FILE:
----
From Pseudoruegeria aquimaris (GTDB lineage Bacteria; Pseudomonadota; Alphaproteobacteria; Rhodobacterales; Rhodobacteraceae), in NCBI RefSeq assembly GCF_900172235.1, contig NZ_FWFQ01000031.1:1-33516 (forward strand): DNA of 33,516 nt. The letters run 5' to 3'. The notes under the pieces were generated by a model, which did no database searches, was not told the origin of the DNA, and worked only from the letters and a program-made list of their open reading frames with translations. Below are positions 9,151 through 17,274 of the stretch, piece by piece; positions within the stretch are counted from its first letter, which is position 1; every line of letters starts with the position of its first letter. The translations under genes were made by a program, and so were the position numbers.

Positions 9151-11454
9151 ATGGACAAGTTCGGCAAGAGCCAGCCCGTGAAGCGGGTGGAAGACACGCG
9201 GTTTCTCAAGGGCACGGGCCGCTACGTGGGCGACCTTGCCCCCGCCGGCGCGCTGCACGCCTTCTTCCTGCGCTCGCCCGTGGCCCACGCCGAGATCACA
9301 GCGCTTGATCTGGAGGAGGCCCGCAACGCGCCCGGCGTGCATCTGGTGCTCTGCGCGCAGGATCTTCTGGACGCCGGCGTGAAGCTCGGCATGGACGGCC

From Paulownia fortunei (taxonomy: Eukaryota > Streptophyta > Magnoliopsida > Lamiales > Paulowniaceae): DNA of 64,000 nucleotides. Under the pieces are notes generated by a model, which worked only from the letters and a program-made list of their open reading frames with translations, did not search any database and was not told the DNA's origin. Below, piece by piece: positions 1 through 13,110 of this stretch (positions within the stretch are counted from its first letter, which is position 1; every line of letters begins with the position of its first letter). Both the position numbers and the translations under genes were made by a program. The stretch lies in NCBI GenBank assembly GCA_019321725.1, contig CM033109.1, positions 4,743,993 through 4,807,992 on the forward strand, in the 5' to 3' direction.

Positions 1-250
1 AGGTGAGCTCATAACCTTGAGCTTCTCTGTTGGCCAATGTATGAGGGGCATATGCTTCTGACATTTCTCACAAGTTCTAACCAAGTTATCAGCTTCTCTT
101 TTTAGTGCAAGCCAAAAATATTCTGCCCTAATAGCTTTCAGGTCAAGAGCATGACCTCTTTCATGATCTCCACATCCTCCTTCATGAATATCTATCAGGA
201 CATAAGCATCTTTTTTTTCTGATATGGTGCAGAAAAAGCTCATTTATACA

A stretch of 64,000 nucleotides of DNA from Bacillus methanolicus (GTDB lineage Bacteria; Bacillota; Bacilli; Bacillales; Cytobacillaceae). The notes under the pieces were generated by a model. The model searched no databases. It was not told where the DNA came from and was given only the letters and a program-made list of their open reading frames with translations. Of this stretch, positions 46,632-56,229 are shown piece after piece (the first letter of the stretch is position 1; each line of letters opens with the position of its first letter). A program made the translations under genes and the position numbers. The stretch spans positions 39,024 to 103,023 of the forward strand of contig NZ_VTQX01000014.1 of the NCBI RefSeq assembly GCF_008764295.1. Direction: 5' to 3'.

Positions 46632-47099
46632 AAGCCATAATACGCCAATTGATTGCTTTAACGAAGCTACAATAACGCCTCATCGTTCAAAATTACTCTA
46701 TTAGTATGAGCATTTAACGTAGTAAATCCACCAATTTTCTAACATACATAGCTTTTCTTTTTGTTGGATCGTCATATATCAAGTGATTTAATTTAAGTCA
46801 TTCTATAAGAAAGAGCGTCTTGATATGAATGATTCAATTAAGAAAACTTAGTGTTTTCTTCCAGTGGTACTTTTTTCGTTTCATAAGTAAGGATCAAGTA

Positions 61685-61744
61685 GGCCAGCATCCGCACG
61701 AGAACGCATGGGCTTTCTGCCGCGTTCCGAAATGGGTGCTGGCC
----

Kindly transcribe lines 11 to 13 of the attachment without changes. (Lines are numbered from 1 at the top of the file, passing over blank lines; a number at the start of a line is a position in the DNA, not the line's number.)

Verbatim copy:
A stretch of 64,000 nucleotides of DNA from Bacillus methanolicus (GTDB lineage Bacteria; Bacillota; Bacilli; Bacillales; Cytobacillaceae). The notes under the pieces were generated by a model. The model searched no databases. It was not told where the DNA came from and was given only the letters and a program-made list of their open reading frames with translations. Of this stretch, positions 46,632-56,229 are shown piece after piece (the first letter of the stretch is position 1; each line of letters opens with the position of its first letter). A program made the translations under genes and the position numbers. The stretch spans positions 39,024 to 103,023 of the forward strand of contig NZ_VTQX01000014.1 of the NCBI RefSeq assembly GCF_008764295.1. Direction: 5' to 3'.

Positions 46632-47099
46632 AAGCCATAATACGCCAATTGATTGCTTTAACGAAGCTACAATAACGCCTCATCGTTCAAAATTACTCTA